How to Cope With a Baby Being Diagnosed With Special Needs

A special needs diagnosis can be sudden and confusing. It gets easier. Take time to breathe, relax, and know that it will be okay.


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    Give yourself time to cope. A new diagnosis is not easy. It will change your vision of the life you will have. Remember not to blame yourself, your spouse, or your child. It's nobody's fault, and it will be okay. (Really!)
    • Take care of your own needs, not just the needs of your child. You need to be at your best!
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    Start reading. There are plenty of books about different disabilities, and the internet is full of disabled people who can describe their lives and talk about what helped them most. Ask a librarian to help you find a section of books about your child's disability.
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    • Remember to read resources not only by medical professionals, but by disabled people themselves. Sometimes medical professionals do not have the complete picture, and disabled people are the best experts on their own lives.
    • Read about the disability culture.
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    Find resources. A child with special needs will present you with unique challenges, and you don't need to face them alone.
    • Look for support groups in your area. Search on the internet, or ask your doctor.
    • See what disabled adults recommend. For some disabilities (e.g. autism), there are tons of disabled adults online. For others (e.g. Down Syndrome), communities mostly consist of family members.
    • Ask other parents and disabled adults for advice.
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    Build a team of trusted individuals to help your child. As your child enters school and undergoes various therapies, it is important that they feel supported and cared for. Members of the team can offer great insight and expertise to help the child be the best they can be.
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    Look into therapies for your child. Speech therapy, occupational therapy, and sensory integration therapy are all examples of resources that your child can have.
    • Always check with the disability community before starting a therapy. Some therapies, such as behavior therapies like ABA, carry a high risk of abuse and Post-Traumatic Stress Disorder. The disability community can testify whether a therapy helps or hurts.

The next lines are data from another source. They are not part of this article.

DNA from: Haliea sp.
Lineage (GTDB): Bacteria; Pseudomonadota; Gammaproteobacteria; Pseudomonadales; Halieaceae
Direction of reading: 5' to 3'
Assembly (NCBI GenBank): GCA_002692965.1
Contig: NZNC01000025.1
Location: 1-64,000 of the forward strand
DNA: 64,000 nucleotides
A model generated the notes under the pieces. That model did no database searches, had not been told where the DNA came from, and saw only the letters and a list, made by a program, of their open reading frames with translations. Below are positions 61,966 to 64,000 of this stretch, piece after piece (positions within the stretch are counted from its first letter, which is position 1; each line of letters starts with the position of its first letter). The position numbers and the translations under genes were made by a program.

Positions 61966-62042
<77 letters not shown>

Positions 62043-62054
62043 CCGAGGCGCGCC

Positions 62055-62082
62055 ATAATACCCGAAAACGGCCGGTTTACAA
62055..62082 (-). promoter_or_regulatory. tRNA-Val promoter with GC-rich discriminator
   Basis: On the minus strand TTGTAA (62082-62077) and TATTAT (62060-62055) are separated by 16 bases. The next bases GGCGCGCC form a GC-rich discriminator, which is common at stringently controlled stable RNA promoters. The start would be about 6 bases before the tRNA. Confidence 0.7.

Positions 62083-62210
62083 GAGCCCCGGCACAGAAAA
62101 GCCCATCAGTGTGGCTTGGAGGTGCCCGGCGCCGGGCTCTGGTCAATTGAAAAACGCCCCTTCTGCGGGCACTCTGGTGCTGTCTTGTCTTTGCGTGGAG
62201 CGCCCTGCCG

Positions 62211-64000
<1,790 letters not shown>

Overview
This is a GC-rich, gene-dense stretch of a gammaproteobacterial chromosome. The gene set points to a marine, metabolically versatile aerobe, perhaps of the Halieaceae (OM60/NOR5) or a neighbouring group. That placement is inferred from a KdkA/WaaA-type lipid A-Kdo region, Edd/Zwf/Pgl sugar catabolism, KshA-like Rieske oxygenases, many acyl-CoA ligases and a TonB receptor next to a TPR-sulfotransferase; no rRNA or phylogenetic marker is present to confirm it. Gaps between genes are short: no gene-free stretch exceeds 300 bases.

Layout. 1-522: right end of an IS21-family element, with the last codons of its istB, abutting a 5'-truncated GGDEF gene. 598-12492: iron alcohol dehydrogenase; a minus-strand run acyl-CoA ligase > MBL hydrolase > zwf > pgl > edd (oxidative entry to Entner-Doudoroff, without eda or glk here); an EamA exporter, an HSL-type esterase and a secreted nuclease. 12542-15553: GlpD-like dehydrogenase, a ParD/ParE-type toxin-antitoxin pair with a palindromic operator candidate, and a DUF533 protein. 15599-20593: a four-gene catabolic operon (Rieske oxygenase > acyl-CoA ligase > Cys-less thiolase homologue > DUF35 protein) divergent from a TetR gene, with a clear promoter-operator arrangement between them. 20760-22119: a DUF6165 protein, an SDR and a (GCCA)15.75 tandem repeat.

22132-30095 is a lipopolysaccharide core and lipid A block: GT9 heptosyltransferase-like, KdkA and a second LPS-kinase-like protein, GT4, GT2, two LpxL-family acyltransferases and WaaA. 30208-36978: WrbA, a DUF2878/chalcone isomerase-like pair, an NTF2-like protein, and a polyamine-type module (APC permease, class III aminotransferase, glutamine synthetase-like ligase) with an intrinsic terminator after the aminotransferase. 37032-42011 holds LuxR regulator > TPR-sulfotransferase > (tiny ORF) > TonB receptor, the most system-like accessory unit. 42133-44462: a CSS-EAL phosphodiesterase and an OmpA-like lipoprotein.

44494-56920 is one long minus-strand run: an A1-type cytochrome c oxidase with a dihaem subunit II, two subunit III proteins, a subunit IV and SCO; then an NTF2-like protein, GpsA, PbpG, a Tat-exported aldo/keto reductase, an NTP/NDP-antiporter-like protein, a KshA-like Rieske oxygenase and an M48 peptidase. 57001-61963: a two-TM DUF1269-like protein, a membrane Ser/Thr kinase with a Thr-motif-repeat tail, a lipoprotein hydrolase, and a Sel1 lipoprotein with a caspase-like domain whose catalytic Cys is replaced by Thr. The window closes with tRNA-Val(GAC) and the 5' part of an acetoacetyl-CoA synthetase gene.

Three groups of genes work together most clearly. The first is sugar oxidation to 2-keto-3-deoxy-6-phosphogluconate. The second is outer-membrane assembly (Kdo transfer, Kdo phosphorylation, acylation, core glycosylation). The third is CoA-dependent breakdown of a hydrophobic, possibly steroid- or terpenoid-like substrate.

• Ideally, therapy should be fun and playful, and the child should be able to ask for a break when needed.
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    Learn to advocate for your child. Sometimes, you will need to deal with bureaucracy, but politeness and stubbornness can be your allies.
    • As your child grows older, they will start being able to advocate for themselves.
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    Accept that your child will be different. They may not follow the regular developmental schedule, they may do things that don't seem "age-appropriate," and they may look different to others. All of this is okay. Your child is an individual, and your child doesn't need to blend in to be happy.
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    Teach self-efficacy and self-love. As your child grows up, they will become more and more capable. Encourage their capabilities, and help them learn to become self-reliant. Disability does not equate to powerlessness.
    • Love them for who they are.
    • Encourage them to make choices and ask for things. Do they want grape juice or apple juice? Do they want to put on their sweater, or not? This will help them gain confidence to make bigger choices and speak for themselves.
    • When they communicate a need or want, congratulate them for doing so. Then do what they want, or explain why you can't and offer an alternative.
    • Encourage them to begin ordering their own food, rather than having you tell the waiter/waitress.
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    Remember your child's strengths. In all the disability rhetoric, it can be difficult to remember that a disabled child is more than a list of deficits and delays. Focus on your child's individual strong points, and spend time together that builds on them.


  • Remember not to set too many goals at once! Your child needs downtime too.
  • Love your child!


  • You will encounter ignorance
  • Be strong and love your sweet pea
  • There are organizations out there to help and guide you
  • Don't limit your child just because they have special needs
  • You're not alone

Article Info

Categories: Baby Health | Raising Children with Special Needs